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also very similar; boron at one end of the group, and thallium at the other, are separated from the other members of the group; although differing widely in most of their properties, boron and thallium approach each other in some respects.

[blocks in formation]

Sp. grs. (approx.) 3.3 (diamond)
Atom. weights

3.6

Occurrence and preparation.

Ti=48
5
Si=28.3 Ge=72.3

Appearance, and Colourless,
general physical transparent,
properties. highly refrac-
tive, crystals
(diamond); also
black, amor-
phous, powder;
also black, lus-
trous, crystal-
line, solid (gra-
phite). S. G. of
graphite 2.25;
of amorphous
carbon abt. 1.9.
Graphite is a
fair conductor
of electricity.
Amorphous
carbon is very
porous and ab-
sorbs gases
freely.
Diamond and
graphite occur
native; enor-
mous quantities
of CO2 occur in
the air; carbon-
ates of Ca, Mg,
Fe, &c. are com-
mon minerals.
CO2 found in all
waters. Carbon
compounds
form chief parts
of all living or-
ganisms.
Diamond has
not been pre-
pared artifici-
ally. Amor-
phous carbon
prepared by
heating oil, fat,
&c. in absence
of air.

TITANIUM.

Zr 90

Iron-grey, lus-
trous, powder.

Sn=117-8
ZIRCONIUM.

Titanium oxide,
silicate, and a
few other com-
pounds, occur
in certain rare
minerals. Many
iron-ores con-
tain small
quantities of Ti
compounds.
Prepared by re-
ducing vapour
of KTIF by
K or Na.

Black powder,
resembling a-
morphous car-
bon; also hard,
brittle, very lus-
trous, grey,
crystals.
Very porous,
and absorbs
large volumes
of gases.

8
Ce=139.9

9

48

90

139.9

The molecular weights of these elements are unknown.
?
4.15

6.7

?

21.7

20.9

Zirconium
oxide, ZrO2,
occurs in a few
rare minerals.
Prepared by re-
ducing K2ZrF6
vapour by
K or Na; or by
aluminium,
when the Zr

crystallises out
on cooling.

CERIUM.

spec. gravs.

Sp. heats

•463 (?)

•148

*0666

*0448

*0276

The melting points of these elements have not been determined; cerium is said to fuse considerably above 500° but under 900°, and zirconium at a higher temperature than cerium. Carbon, titanium, and thorium, have not been melted.

10

11

Pb 206.4

Grey, lustrous, solid; very ductile; fairly malleable.

12

Th=231.8

Occurs as sil-
cate in the rare
mineral cerite;
also in very
small quantities
in various mine-
rals, and in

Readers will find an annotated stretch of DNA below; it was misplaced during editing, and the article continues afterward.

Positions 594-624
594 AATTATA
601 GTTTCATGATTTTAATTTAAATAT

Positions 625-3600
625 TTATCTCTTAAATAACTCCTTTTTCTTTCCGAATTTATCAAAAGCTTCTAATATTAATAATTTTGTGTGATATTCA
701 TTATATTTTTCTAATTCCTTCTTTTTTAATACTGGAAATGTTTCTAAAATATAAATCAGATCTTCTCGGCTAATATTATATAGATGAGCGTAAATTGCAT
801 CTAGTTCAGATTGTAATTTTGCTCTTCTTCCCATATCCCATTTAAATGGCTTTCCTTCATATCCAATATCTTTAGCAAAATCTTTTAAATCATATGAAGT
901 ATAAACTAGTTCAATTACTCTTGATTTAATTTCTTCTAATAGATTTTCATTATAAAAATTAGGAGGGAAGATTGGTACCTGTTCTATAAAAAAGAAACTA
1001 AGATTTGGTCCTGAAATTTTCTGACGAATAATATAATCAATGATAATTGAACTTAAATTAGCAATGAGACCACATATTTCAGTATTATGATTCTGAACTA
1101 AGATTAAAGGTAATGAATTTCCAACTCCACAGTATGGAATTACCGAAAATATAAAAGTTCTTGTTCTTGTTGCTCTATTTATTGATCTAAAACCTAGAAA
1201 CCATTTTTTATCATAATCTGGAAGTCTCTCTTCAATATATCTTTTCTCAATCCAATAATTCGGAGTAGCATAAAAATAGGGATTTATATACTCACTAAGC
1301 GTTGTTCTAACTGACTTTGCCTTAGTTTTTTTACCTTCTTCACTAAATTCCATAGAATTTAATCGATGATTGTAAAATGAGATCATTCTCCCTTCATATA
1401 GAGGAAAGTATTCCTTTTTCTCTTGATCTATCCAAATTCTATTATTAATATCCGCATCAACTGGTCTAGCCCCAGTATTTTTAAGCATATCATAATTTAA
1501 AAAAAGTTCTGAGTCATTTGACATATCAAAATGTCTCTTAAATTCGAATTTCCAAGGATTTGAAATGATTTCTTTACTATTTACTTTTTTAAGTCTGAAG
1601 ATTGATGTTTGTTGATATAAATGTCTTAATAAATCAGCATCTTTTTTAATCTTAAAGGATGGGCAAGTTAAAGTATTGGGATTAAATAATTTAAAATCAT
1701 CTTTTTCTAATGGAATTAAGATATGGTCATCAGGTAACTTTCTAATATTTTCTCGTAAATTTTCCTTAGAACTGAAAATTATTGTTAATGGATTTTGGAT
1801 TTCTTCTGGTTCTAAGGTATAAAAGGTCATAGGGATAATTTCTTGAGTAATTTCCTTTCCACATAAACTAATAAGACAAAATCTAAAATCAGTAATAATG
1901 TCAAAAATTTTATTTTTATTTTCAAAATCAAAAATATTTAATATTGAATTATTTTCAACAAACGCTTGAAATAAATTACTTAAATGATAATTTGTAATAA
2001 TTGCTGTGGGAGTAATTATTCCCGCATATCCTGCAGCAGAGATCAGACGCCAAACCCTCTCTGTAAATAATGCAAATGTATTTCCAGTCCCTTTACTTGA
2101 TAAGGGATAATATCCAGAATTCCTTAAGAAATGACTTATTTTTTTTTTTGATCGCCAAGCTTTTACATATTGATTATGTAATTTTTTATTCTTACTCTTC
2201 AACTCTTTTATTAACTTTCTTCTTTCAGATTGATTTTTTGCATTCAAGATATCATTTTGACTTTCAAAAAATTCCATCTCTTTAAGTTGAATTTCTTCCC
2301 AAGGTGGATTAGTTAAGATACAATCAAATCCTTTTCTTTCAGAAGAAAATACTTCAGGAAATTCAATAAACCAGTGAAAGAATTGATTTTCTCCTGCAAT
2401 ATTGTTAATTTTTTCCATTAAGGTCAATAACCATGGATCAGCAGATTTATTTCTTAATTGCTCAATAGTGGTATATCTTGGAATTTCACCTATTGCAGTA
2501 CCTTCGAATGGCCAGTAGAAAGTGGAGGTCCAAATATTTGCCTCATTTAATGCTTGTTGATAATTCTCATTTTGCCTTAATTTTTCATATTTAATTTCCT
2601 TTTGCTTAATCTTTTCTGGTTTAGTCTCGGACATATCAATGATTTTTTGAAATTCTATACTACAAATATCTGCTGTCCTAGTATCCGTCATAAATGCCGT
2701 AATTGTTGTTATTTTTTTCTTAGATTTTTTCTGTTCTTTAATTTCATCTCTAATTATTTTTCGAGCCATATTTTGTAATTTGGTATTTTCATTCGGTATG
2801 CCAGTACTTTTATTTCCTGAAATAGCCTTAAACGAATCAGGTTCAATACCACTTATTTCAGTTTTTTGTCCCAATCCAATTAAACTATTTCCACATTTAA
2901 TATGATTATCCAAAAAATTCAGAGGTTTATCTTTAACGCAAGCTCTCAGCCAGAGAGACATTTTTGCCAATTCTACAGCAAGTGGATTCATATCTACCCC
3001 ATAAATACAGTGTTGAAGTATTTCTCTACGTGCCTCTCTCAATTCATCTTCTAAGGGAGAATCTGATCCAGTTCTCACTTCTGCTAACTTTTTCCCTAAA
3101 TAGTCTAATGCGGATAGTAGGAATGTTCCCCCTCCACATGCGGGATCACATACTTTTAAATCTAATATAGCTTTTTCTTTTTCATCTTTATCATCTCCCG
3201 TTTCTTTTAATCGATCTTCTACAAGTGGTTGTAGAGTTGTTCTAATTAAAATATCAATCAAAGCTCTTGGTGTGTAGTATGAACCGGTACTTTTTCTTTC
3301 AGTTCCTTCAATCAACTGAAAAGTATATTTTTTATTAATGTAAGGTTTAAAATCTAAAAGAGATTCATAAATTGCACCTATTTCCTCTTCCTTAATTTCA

some clays.
Prepared by
electrolysing
CeCl mixed
with NaCl.

THORIUM.

231-8

7-7

39.4

Dark-grey, lustrous, metallike, powder.

Thorium oxide, ThO2, is found in a few rare minerals.

Prepared by reducing ThCÎ by Na or K.

Even-series elements

General chemical properties.

CARBON.

Heated in air or
oxygen, burns
to CO and CO2;
diamond burns
only at very
high tempera-
tures in oxygen.
Combines di-
rectly with H
when electric
sparks are
passed from
carbon poles in
atmosphere
of H.
Combines di-
rectly with S at
high tempera-
tures.
Combines with
many metals to
form bodies re-
sembling alloys.
Graphite is oxi-
dised by heating
with KCIO3 and
HNO3Aq to
graphitic acid
C1H4O5; no
other form of.

carbon gives
this acid.
Exhibits allo-

tropy very
markedly.

Atom is tetra

valent in gas-
eous molecules.

[blocks in formation]

General formulae and characters of compounds. Carbon is 468 characterised by the enormous number of compounds which it forms by combining with some or all of the elements hydrogen, oxygen, and nitrogen.

The chlorides MCI,, except CeCl,, and the fluorides MF, have been gasified and their vapour-densities determined; the oxides CO and CO2, and the sulphide CS,, have also been gasified; the formulae of these compounds are therefore molecular; the formulae of the other compounds are the simplest that express their compositions.

None of the elements of the family except carbon forms any compound with hydrogen: the hydrides of carbon are exceedingly numerous.

Oxides: CO, (? TiO); (? C,O,), Ti,O,, Ce,O,; MO,, M = any element of the family.

3

Sulphides: CS, CS2, (? C,S), TiS,, Ce,S., ThS.

Haloid compounds: MX,, Many element of the family; C,Cl, &c., Ti̟ ̧Cl, CeCl; TiCl.

Acids: H,CO,Aq; salts of the form M,TiO, and M.ZrO are known (M = an alkali metal); the hydrates TiO2. H2O and ZrO,.xH2O are acidic.

Salts carbon does not form salts by replacing the hydrogen of acids; M.2X (X = SO,, 2NO,, &c.) M = Ti, Zr, Ce, Th; Ce,3X, and Ti,3X.